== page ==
In the broadest of terms, convergence is the erasure of frontiers between separate information and communications technology (ICT) services, networks and business practices. In the telecommunications world, we talk about the same services being offered through different technologies: telephone calls through fixed, mobile and Internet technologies, terrestrial television through digital aerial broadcasting, cable and Internet streaming, Internet through cable and wireless, messaging through SMS and instant messaging, and so on. The existence of different technologies has made the regulatory environment more challenging. Telecommunications networks based on copper were technologically largely homogenous. This made the regulator’s task somewhat simpler. The situation is very different today. Old copper cables still exist to a large extent and are used to provide broadband.89 At the same time, broadband is also provided through cable operators’ facilities, often packaged together with TV and fixed telephony. Fibre to the home (FTTH) is making progress too. Finally, wireless 3G and 4G technologies are slowly but increasingly acting as a replacement for fixed access where demand for speeds and volume is not high. Subjecting these technologies to the same regulatory model may no longer make sense.

The problem here lies in the fact that the Regulatory Framework does not demonstrate the same flexibility that technologies do. There are today three separate regulatory frameworks in the EU: one each for telecommunications, audio–video media services and Internet content.90 These frameworks apply to discreet situations within their scope but they also apply to cases which already fall within other frameworks. Thus a telecommunications company under the general telecoms framework but providing a TV package from a partner media company would also be under the audiovisual (AV) and content/IT frameworks. The Convergence Green Paper was an early attempt to understand the nature of the problem and suggest possible ways for dealing with it.91 At present, convergence remains a problem since three regulatory circles will continue to coexist, causing regulatory overlap.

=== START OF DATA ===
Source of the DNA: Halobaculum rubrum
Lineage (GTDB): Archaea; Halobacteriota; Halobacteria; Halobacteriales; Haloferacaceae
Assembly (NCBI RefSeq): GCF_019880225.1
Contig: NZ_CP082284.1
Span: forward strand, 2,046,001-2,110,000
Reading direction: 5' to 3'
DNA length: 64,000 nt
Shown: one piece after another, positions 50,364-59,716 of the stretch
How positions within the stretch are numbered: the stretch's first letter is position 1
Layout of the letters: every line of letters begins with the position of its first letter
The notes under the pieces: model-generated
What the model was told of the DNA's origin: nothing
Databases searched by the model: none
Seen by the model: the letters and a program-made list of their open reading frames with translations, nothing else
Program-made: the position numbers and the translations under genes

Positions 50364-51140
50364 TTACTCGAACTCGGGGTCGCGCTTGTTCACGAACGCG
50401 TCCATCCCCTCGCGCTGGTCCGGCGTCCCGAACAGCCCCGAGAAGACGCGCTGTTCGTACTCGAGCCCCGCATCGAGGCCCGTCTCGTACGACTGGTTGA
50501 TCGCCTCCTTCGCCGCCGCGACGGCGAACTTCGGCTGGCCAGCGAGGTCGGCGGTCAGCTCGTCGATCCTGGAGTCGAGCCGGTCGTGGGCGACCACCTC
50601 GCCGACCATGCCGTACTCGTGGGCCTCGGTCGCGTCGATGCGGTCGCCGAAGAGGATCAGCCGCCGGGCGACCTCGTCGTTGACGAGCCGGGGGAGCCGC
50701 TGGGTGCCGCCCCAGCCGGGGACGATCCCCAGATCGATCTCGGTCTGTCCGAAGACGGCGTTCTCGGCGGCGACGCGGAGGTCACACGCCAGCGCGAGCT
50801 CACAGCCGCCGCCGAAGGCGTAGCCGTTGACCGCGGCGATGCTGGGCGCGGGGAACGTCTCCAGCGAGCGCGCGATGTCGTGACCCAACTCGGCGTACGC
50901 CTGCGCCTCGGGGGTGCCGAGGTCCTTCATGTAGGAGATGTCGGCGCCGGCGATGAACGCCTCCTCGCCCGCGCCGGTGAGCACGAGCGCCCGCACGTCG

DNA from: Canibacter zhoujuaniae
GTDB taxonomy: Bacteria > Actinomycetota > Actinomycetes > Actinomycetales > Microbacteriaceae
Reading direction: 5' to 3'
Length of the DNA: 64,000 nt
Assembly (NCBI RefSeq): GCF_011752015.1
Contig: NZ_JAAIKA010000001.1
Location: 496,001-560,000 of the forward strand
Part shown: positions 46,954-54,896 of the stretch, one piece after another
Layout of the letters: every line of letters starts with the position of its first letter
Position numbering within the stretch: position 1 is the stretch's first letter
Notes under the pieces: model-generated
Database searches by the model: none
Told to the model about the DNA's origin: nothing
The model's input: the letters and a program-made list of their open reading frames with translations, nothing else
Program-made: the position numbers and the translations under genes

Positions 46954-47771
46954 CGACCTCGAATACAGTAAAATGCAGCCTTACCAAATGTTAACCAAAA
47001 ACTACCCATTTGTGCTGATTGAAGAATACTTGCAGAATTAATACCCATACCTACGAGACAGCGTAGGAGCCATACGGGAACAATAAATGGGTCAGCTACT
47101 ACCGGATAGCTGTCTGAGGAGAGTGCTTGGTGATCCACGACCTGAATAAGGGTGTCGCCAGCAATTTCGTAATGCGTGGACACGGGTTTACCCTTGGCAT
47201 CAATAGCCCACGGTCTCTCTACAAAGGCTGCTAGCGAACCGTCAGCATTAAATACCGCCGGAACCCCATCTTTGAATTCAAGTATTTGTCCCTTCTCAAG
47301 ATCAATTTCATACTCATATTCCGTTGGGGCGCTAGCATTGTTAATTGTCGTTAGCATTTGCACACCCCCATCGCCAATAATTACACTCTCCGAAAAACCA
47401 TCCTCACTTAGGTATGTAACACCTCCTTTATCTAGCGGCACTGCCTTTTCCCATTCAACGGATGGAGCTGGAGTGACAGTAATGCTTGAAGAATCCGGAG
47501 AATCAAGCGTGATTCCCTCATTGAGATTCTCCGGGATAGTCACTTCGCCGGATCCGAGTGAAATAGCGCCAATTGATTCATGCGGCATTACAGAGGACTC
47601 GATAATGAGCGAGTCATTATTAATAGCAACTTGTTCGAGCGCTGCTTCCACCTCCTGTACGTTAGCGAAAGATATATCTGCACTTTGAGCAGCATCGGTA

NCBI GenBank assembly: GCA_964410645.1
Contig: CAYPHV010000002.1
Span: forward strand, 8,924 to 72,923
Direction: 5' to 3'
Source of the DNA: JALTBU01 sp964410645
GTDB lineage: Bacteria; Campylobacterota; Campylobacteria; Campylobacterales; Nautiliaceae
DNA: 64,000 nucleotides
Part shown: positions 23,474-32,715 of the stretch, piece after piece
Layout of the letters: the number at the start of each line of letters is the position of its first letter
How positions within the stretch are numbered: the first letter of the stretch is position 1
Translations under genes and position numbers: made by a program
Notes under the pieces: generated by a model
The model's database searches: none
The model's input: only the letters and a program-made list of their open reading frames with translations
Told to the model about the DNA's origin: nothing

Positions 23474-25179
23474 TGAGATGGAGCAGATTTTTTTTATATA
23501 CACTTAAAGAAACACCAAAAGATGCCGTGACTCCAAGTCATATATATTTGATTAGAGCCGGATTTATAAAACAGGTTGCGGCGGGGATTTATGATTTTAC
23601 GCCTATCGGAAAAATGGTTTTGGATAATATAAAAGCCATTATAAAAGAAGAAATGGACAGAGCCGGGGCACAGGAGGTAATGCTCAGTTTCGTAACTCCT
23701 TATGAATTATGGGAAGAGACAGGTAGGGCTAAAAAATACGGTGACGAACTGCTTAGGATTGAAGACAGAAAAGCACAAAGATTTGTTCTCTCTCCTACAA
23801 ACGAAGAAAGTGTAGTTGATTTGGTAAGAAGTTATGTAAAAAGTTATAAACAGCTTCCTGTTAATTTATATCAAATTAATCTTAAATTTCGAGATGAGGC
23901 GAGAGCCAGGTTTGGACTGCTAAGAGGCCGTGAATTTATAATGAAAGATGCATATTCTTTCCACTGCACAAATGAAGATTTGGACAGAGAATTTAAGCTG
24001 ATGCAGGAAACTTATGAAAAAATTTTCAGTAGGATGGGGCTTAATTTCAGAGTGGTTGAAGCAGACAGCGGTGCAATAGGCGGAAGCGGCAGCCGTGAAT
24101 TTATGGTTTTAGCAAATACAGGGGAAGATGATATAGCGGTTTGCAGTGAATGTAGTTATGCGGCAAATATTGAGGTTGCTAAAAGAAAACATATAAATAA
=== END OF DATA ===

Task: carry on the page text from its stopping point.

Another difficulty arises from the fact that large parts of European telecoms laws were created for the legacy technologies and formed around legacy business models. While convergence deals with the existence of multiple legal frameworks covering one technological reality, statutory obsolescence deals with the problem of the timeframe within which a statute can be drafted, voted on, made into law and applied in courts, and within which problems can be identified and changes proposed. In the EU, significant reforms were made in the mid-1990s, 2002, 2009 and 2016, all at intervals of approximately seven years. While this is relatively flexible, it is far beyond the pace of technological change. The standard solution to this problem has been technological neutrality of telecommunications laws – a regulatory principle that means statutes are not bound to specific technologies. While this has been partially successful, it does not resolve the most fundamental clashes which happen at a more fundamental level – between legacy technologies and newer disruptive ones. There the question is not how regulatory framework could be made to apply to new technology but whether it should. The most fundamental conflict of this kind today is the question whether OTT services should be regulated more or traditional services regulated less.

Only some issues lend themselves to simple legal intervention; others require more complicated governance models. Multistakeholder governance models, for example, bring different stakeholders together into dialogue and decision-making processes as well as make them part of the implementation process. Telecommunications networks are not only regulated, that is, subject to national or EU laws; they are also governed. They are subject to industry standards and practices, international formal and informal canons, and similar. This multiplicity of stakeholders provides the required flexibility but makes the task of governing electronic communication more difficult.